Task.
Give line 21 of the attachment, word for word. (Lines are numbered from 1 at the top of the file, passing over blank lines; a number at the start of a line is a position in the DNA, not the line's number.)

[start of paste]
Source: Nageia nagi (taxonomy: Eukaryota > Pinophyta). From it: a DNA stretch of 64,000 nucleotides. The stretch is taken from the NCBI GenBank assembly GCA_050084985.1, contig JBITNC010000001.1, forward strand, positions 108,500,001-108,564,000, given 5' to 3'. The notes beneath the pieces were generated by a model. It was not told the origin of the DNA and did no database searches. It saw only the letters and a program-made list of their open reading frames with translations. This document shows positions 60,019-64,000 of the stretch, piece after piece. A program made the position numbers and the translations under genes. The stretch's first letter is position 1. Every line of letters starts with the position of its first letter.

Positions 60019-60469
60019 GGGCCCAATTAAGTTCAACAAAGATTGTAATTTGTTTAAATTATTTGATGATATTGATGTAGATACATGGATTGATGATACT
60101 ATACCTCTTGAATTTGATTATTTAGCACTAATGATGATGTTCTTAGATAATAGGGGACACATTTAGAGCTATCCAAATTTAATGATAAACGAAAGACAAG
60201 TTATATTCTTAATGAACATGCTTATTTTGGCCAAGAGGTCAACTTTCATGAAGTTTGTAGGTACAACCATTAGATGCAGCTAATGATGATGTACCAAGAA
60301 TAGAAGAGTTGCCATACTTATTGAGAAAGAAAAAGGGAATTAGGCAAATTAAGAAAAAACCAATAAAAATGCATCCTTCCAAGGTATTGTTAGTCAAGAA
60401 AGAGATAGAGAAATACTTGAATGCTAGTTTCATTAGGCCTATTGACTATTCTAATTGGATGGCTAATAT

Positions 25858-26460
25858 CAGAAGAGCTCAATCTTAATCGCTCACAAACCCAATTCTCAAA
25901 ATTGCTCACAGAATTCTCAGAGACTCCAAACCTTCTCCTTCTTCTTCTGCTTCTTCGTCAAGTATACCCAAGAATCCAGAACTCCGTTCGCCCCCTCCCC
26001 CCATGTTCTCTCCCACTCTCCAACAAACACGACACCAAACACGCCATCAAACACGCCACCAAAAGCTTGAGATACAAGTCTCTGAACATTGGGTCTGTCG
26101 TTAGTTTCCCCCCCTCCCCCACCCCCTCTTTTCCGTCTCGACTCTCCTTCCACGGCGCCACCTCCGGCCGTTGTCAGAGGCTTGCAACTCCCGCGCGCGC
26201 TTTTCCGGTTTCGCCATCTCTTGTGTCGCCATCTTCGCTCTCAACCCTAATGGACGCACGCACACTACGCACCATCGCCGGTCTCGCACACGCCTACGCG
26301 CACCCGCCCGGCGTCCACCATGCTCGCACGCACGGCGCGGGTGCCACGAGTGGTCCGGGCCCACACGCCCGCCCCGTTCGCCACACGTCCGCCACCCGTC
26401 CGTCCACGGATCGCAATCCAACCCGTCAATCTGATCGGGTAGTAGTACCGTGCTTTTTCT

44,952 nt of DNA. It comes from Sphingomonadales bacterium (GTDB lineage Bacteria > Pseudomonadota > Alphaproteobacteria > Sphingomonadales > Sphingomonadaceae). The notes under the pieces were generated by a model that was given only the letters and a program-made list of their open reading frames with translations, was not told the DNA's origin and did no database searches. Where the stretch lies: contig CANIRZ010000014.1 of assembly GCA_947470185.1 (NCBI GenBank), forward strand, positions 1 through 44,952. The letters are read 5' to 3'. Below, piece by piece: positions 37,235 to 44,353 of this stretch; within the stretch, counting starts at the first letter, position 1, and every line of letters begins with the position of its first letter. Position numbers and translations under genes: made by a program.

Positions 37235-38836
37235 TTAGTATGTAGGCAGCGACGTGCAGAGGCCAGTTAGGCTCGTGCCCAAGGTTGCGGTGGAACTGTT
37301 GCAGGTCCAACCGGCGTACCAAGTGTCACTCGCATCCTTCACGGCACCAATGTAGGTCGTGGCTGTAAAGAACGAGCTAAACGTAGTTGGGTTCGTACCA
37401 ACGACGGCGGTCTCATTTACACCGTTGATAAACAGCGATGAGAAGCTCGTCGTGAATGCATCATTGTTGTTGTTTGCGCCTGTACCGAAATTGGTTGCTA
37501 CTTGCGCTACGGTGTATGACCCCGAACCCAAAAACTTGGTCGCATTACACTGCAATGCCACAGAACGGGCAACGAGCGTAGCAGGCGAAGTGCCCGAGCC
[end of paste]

37501 CTTGCGCTACGGTGTATGACCCCGAACCCAAAAACTTGGTCGCATTACACTGCAATGCCACAGAACGGGCAACGAGCGTAGCAGGCGAAGTGCCCGAGCC